So many brilliant architects have already provided roadmaps balancing community and privacy. If one considers, for example, the 1920s and early ’30s European Siedlungen (government sponsored housing) developments in Germany and Austria by architects such as Adolf Loos, Walter Gropius, Ernst May, Mies van der Rohe, and Bruno Taut; Neave Brown’s Great Alexandra Road housing in Swiss Cottage, London, 1968 for the ambitious Greater London Council; Frank Lloyd Wright’s 1930s and early ’40s four-plexes centered around a courtyard (which inspired the founders of the famous postwar Crestwood Hills district, designed by A. Quincy Jones and Whitney Smith); or R.M. Schindler’s tightly knit Falk Apartments in Los Angeles, four flats fitted into a steep triangular site formed where two busy streets converge. Schindler’s daredevil geometries and clear facility with mentor Adolf Loos’s concept of Raumplan (in which varying room heights and sizes animate a space), not only fit on the site, which is an amazing accomplishment in its own right. Schindler also gave each resident unique views and richly textured, dynamic interior and exterior spaces. No cookie cutter here.

Also by Schindler, the 12-unit Pueblo Ribera, 1923, La Jolla, is a less custom development in that many of the units have identical footprints.

Pueblo Ribera Plan big original Schindler

Rueblo Ribera,

Its plan is an instant lesson in creating privacy: simply rotate the units around shared walls. One might also look at Richard Neutra’s Strathmore Apartments, 1937, or his Silverlake Colony of ten single-family houses overlooking the Silverlake Reservoir in northeast Los Angeles. Developed over two decades from the late 1940s to the early ‘60s, here Neutra tailored his architectural vocabulary to each client. Each house shares some features, finishes, and materials – weaving a clear identity to the group – but is also distinct, with individual views and its own specific relationship to the street, the reservoir, and the hills beyond. Each also alertly responds to the very intense human need for privacy. Neutra did not force community.Silverlake Colony Map

 

Irving Gill’s Lewis Courts, Sierra Madre, 1909, is one of the finest solutions to privacy and community I know.Lewis Courts Gill plan

Gill took a large square site, and basically drew two perpendicular lines on its plan, diving the site into four equal quadrants with major walkways assuming the role of the lines. He then placed a ribbon of very small connected houses along the site’s perimeter. The ribbon takes up about 1/3 of the parcel – try talking a developer into that today! Gill allotted the rest of the site to gardens, with a central public garden surrounding an roofed, open-walled gathering space. This principal Beaux-Arts layout gives way to secondary just-big-enough private gardens of varying shapes and more informal paths that lead to each unit, creating a hierarchy of desired involvement with others: ways to see and be seen. Gill gives you choices; in the language of environmental psychology, he set up a broad range of affordances in a disciplined way that acknowledges basic human traits. Likewise, the continuous ribbon of units is not static. While governed by Gill’s severely limited, gracious palette of simple shapes and surface finishes, nonetheless the little volumes variously step back and project. Heights change, too, along with window configurations.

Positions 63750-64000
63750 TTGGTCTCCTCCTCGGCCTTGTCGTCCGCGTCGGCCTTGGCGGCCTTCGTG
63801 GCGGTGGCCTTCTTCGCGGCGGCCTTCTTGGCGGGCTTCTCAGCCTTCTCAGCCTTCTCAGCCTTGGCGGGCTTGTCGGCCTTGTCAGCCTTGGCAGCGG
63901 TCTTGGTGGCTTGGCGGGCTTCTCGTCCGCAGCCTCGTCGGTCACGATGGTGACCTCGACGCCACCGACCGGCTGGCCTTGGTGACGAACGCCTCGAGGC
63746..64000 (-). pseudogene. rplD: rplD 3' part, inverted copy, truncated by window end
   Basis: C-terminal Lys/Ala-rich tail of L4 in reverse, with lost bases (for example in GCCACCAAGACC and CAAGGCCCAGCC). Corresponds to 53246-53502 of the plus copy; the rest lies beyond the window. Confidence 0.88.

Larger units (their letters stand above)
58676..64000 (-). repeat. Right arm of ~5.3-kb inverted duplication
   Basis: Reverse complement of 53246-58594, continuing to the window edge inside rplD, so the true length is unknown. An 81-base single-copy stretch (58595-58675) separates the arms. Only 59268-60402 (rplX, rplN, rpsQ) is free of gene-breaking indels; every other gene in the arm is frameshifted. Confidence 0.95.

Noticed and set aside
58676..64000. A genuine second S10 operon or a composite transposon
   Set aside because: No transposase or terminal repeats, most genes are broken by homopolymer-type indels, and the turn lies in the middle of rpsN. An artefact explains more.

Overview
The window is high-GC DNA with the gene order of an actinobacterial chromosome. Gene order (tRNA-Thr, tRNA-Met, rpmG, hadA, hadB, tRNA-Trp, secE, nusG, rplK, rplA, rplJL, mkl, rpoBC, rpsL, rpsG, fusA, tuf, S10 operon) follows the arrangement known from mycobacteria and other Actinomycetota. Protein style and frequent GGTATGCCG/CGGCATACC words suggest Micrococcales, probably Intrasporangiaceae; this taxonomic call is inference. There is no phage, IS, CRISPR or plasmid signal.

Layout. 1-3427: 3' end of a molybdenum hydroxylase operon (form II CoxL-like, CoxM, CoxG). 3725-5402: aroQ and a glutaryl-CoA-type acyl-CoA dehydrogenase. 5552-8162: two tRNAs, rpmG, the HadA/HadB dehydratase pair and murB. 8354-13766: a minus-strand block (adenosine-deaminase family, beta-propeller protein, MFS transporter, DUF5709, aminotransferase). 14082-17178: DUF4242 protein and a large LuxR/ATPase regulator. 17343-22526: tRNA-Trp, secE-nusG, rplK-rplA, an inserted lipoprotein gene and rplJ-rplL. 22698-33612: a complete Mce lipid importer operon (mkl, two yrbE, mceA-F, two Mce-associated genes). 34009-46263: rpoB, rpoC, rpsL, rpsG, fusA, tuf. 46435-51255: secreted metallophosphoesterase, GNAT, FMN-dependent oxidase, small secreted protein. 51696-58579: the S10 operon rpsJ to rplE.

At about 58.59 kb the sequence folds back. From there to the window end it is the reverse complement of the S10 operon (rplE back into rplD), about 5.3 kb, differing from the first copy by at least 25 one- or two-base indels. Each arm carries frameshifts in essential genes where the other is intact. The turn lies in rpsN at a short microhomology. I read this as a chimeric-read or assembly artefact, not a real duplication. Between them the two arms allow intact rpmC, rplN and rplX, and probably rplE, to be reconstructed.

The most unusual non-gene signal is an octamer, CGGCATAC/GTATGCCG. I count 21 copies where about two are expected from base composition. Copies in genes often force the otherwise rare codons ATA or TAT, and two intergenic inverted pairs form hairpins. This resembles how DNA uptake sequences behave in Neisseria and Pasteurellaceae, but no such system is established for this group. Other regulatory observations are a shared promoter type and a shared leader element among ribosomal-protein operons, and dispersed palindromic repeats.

Key to the composition is the site’s location, just below the San Gabriels. Tracking the rising slope, Gill introduced terraces that break a potentially static Beaux Arts parti in section, animating the Courts and providing a stronger identity to the units associated with each elevation.Lewis Courts, Craftsman, Aug 1912, p. 470 - CopyWhile the central space has been in-filled with some later additional houses, effectively destroying Gill’s vision (as well as undermining the spatial quality and serenity he delivered to the inhabitants with such generosity) the project remains a pretty damn flawless template for contemporary living, especially if you want to live in a small space as do so many baby-boomers and millenials.

To sum up, design, not distance, is the issue when solving “lots of gripes.”

[1] by Kris Hudson, published Dec. 12, 2015. http://www.wsj.com/articles/as-yards-shrink-neighbors-feel-the-squeeze-1449863869